Vicki Momberg made racist remarks after being pulled over by cops.

Johannesburg - The Randburg Magistrate's Court on Tuesday, heard of the severity of Vicki Momberg's crimen injuria charges and how they were an infringement on the dignity of the police officers and 10111 operators that she sworn at and called the derogatory K-word.

In February, Momberg, 48, was caught on camera calling a police officer the K-word while he was assisting her following a smash-and-grab incident in North Riding, Johannesburg. At her previous appearance, the State said Momberg was seen on the video using the K-word 48 times.

While delivering his heads of argument on Tuesday, Prosecutor Yusuf Baba told the court that crimen injuria consisted of the unlawful, intentional and serious violation of the dignity or privacy of another.

Read: #VickiMomberg race slurs were intentional: prosecutor

"If one calls someone a k****r, they will be injuria," Baba read from a judgement from a case from 1976.

"The term is derogatory, is offensive to blacks and causes humiliation." 

Momberg sat in the dock in a baby blue jersey with her head down.

Baba read his arguments which said that she was charged with four counts crimen injuria for insulting police officers and 10111 operators, by calling them "useless k*****s", when they were attempting to assist her after she was reportedly involved in a smash-and-grab incident earlier on in the evening of February 3, 2017.

Baba told the court that Momberg's defence was that she was suffering from "temporary non-pathological incapacity" following the alleged smash-and-grab incident and that she was traumatised and did not intend to insult or be derogatory towards anyone.

"She was heard saying 'am I speaking to a f*****g k****r again' when she called 10111 a number of times," Baba read into the court record.

Also read: Defence denied bid to withdraw services from #VickyMomberg

Baba continued to read the testimony of one of the State witnesses from the 10111 operating office, where she said Momberg said "f*****g b***h" when she answered her call, which made her traumatised and offended because she did not know what she had done to wrong Momberg.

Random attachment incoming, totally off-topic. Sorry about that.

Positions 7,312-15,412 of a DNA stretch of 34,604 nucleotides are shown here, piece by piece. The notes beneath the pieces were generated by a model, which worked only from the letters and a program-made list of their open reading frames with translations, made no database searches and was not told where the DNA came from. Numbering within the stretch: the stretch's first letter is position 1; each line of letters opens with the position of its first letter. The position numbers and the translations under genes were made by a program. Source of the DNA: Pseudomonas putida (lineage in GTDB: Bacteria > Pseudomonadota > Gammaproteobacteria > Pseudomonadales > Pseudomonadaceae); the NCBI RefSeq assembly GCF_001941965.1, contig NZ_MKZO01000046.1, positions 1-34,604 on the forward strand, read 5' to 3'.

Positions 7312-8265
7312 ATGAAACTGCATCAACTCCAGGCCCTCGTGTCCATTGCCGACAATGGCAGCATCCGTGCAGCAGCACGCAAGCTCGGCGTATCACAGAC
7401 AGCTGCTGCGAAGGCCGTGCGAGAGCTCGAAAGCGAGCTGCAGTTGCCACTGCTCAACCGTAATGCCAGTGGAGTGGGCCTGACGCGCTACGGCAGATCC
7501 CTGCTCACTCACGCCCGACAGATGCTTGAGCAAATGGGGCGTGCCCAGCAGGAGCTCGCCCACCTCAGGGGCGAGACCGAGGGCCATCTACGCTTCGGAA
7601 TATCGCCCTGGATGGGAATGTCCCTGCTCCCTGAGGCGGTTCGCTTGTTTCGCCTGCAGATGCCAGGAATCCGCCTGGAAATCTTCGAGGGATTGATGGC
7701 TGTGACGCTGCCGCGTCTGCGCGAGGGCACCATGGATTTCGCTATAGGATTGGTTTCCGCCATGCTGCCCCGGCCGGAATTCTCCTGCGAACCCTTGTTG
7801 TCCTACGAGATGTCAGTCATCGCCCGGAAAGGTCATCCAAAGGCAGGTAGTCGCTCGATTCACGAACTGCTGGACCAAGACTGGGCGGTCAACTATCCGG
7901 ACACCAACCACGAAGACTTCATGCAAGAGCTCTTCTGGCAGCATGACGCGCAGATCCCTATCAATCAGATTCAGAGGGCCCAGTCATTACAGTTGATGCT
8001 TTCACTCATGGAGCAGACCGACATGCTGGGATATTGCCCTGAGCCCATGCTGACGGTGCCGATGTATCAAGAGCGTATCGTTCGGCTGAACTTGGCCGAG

"Because the words were used a number of times, it meant they were intentional," Baba continued.

The State called a total of nine witnesses in the matter.

When giving her testimony during the trial, Momberg said that she did not see the face of the person who allegedly smash-and-grabbed her, but she remembered that it was a black person.

"She feels that there was tampering of the video footage," Baba further read.

In her testimony, Momberg said: "As far as I know I was lashing out at everyone, but, it's words I could have said".

Baba said during cross examination, Momberg said that she didn't understand how she could have used the K-word so many times and it could have been exaggerated.

"This witness likes to make innuendo and remarks but when questioned about it she retracts," Baba told the court.

Baba said that the testimony of Dr Walter Ward, in support of Momberg, could not be trusted as he did not know the criminal responsibility act, did not have qualifications as a psychiatrist and felt that Momberg did not have criminal responsibility for her actions. He also added that the two had known each other for many years due to business reasons.

"I made the point very clear that I have no suggestion or recommendation on what should be done as I am not an expert on that," Ward had said while giving his evidence to the court during the trial.

The matter continues.